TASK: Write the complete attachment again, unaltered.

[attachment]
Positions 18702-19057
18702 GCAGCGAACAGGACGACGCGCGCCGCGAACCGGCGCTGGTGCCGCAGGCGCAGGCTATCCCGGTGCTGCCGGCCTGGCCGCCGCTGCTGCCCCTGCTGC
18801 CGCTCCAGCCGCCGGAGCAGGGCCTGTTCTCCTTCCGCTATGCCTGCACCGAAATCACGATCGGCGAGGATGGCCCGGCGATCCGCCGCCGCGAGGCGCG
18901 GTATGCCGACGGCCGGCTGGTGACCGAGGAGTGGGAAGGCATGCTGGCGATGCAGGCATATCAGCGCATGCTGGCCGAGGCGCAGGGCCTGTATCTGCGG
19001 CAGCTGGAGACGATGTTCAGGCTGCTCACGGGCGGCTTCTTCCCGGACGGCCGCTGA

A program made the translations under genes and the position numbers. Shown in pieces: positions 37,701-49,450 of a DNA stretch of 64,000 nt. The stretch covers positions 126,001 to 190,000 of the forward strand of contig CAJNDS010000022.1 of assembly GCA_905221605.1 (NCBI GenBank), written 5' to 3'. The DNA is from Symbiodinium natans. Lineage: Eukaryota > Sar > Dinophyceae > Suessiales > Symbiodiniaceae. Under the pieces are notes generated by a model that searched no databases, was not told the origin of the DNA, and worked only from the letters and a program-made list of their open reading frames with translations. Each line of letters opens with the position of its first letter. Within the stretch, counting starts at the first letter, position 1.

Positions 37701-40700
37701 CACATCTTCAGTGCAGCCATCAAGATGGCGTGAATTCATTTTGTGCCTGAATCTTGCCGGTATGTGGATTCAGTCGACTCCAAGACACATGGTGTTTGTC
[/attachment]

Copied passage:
Positions 18702-19057
18702 GCAGCGAACAGGACGACGCGCGCCGCGAACCGGCGCTGGTGCCGCAGGCGCAGGCTATCCCGGTGCTGCCGGCCTGGCCGCCGCTGCTGCCCCTGCTGC
18801 CGCTCCAGCCGCCGGAGCAGGGCCTGTTCTCCTTCCGCTATGCCTGCACCGAAATCACGATCGGCGAGGATGGCCCGGCGATCCGCCGCCGCGAGGCGCG
18901 GTATGCCGACGGCCGGCTGGTGACCGAGGAGTGGGAAGGCATGCTGGCGATGCAGGCATATCAGCGCATGCTGGCCGAGGCGCAGGGCCTGTATCTGCGG
19001 CAGCTGGAGACGATGTTCAGGCTGCTCACGGGCGGCTTCTTCCCGGACGGCCGCTGA

A program made the translations under genes and the position numbers. Shown in pieces: positions 37,701-49,450 of a DNA stretch of 64,000 nt. The stretch covers positions 126,001 to 190,000 of the forward strand of contig CAJNDS010000022.1 of assembly GCA_905221605.1 (NCBI GenBank), written 5' to 3'. The DNA is from Symbiodinium natans. Lineage: Eukaryota > Sar > Dinophyceae > Suessiales > Symbiodiniaceae. Under the pieces are notes generated by a model that searched no databases, was not told the origin of the DNA, and worked only from the letters and a program-made list of their open reading frames with translations. Each line of letters opens with the position of its first letter. Within the stretch, counting starts at the first letter, position 1.

Positions 37701-40700
37701 CACATCTTCAGTGCAGCCATCAAGATGGCGTGAATTCATTTTGTGCCTGAATCTTGCCGGTATGTGGATTCAGTCGACTCCAAGACACATGGTGTTTGTC